'The physical toll has been quite a bit:' ABC11 Together thanks Cape Fear Valley Health workers

ABC11 Together highlights the strength of the human spirit, good deeds, community needs, and how our viewers can help
FAYETTEVILLE, N.C. (WTVD) -- ABC11 Together joined the Fayetteville community to thank the healthcare heroes working on the frontlines of the COVID-19 pandemic.

Nurses from Cape Fear Valley Medical Center's COVID-19 unit enjoyed a brief, well-deserved respite outside the hospital walls Thursday where a hot lunch, snacks, and a basketful of handmade cards from nearby Mary McArthur Elementary School awaited them.

"They're on the frontlines, helping everybody through this pandemic we've got going on, continuously doing what they need to do to keep us safe," said Kemo Allen, General Manager of the Papa John's on Raeford Road, who delivered several boxes of pizza for the healthcare workers.

Right now, a spokesperson for Cape Fear Valley Health said there are 114 COVID patients being treated across the system with 97 of them at Cape Fear Valley Medical Center. Of those at the hospital in Fayetteville, 24 are in the ICU and 21 on ventilators.

"The emotional toll, the physical toll has been quite a bit," said Andre Bigford, RN Critical Care ICU. "I do believe that a lot of people who drive by the hospital don't truly understand exactly what all is going on behind the closed doors here and how sick these patients really are and what the gravity of the situation truly is."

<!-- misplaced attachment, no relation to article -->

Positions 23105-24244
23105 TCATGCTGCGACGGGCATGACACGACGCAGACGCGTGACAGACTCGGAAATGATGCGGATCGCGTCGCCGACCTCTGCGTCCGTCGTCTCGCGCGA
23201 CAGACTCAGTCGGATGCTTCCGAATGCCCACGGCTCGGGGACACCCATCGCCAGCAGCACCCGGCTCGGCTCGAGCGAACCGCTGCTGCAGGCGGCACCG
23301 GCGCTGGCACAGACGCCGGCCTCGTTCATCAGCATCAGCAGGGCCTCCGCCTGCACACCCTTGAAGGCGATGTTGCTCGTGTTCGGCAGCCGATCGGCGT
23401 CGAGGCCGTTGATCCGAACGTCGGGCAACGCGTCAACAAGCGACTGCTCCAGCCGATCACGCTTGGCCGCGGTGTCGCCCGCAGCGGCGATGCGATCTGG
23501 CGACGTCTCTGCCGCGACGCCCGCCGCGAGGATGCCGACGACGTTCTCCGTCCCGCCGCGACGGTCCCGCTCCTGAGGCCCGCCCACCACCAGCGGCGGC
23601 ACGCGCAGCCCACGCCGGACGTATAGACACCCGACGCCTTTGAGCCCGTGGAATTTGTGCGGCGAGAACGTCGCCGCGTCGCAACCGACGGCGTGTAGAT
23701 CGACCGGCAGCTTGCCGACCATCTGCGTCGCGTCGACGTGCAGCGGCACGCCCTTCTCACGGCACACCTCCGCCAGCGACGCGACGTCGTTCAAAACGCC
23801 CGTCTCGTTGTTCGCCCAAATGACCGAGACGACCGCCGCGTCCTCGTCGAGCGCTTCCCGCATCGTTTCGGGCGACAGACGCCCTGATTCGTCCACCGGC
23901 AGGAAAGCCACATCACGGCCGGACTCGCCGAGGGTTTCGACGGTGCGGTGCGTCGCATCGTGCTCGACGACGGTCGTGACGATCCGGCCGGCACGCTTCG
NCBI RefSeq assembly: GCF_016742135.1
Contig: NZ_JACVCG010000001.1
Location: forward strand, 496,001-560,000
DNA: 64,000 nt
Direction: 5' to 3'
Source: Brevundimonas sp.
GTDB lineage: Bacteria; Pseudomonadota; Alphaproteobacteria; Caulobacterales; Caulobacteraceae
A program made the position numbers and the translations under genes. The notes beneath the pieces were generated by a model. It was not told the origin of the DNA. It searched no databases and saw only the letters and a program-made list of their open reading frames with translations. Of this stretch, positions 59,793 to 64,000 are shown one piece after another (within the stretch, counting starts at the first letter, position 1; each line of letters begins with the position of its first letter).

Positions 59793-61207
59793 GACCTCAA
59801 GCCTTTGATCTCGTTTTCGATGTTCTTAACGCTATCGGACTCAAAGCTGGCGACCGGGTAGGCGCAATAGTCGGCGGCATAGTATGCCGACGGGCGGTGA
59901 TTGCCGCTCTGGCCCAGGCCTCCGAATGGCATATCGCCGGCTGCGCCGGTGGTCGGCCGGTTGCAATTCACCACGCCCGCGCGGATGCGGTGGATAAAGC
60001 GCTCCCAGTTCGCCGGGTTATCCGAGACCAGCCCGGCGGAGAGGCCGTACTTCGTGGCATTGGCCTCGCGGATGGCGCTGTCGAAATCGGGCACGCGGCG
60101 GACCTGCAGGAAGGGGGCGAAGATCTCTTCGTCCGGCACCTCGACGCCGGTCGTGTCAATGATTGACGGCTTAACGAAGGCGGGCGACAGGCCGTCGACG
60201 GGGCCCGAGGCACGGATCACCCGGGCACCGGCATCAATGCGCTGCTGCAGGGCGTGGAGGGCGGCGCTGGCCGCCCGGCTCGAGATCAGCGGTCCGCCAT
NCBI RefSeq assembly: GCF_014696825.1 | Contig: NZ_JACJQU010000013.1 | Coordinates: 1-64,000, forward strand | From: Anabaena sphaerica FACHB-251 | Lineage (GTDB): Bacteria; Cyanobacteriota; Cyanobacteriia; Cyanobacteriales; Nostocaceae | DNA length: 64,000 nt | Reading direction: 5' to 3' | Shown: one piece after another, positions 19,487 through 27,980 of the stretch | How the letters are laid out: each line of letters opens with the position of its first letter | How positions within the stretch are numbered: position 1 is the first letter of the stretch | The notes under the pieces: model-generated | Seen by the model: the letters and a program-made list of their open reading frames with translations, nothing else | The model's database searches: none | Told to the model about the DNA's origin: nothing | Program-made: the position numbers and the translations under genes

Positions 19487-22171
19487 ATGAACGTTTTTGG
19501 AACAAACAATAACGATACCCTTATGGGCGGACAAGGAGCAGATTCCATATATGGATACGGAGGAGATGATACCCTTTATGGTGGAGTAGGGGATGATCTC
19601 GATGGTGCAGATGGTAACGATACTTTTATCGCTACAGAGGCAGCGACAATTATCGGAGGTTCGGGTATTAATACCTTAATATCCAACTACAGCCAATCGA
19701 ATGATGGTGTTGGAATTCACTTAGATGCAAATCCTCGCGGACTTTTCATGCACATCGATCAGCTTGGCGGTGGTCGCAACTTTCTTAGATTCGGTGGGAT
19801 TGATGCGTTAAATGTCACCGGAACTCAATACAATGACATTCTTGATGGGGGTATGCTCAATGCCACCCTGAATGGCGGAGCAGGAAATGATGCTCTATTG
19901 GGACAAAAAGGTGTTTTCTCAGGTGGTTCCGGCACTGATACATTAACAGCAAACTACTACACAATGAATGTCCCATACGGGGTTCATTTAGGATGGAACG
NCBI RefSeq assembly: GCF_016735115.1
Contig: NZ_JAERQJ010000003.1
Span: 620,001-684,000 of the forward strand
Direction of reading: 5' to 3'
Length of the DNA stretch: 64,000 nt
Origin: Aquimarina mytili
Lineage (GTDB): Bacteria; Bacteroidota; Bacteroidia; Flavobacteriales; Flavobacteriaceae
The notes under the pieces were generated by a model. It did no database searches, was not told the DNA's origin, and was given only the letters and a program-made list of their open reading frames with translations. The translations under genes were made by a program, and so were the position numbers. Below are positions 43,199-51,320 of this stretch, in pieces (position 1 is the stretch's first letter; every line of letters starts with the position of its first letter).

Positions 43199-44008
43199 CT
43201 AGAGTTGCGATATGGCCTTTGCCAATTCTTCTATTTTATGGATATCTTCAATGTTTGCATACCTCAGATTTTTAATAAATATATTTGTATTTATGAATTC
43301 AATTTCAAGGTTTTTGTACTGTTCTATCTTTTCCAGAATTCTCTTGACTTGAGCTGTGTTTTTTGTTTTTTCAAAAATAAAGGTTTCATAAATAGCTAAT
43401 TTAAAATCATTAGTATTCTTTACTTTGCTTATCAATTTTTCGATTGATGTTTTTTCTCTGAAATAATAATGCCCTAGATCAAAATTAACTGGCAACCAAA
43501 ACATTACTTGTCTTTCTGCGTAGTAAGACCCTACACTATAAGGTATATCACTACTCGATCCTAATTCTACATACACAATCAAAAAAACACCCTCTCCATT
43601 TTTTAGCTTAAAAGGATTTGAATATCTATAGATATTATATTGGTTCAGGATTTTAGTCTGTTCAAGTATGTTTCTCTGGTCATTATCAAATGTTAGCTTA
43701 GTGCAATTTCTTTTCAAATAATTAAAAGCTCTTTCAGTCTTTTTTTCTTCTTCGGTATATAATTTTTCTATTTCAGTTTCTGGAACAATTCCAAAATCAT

Susan Dees, Chief Nursing Officer, said she's had to stretch her team thin to cover the persistent demand inside the COVID unit.

"It has stretched us to means and extremes that I didn't really think we could go to, to be honest," said Dees. "But every day, this team finds some way to finagle and stretch out another bed or find another nurse or get someone to come in from home and leave their family one more time to come help us take care of patients."

Like all healthcare systems, Cape Fear Valley Health is experiencing a worker shortage ahead of its October 1st deadline for staff to be vaccinated against COVID-19.

Bigford said he's been treating patients in their 30's, 40's, and 50's and has seen more death in the last year than his 27 years combined working at Cape Fear Valley.

"Regardless of what your viewpoint is or is not about the vaccine it's probably your best defense against the disease," he said.

Dees said it's messages of thanks like they received this particular day that keep them going.

"It may make the difference for somebody coming in tomorrow to say you know what, somebody did something nice for me- I'm going back in to take care of some sick people."
Copyright © 2021 WTVD-TV. All Rights Reserved.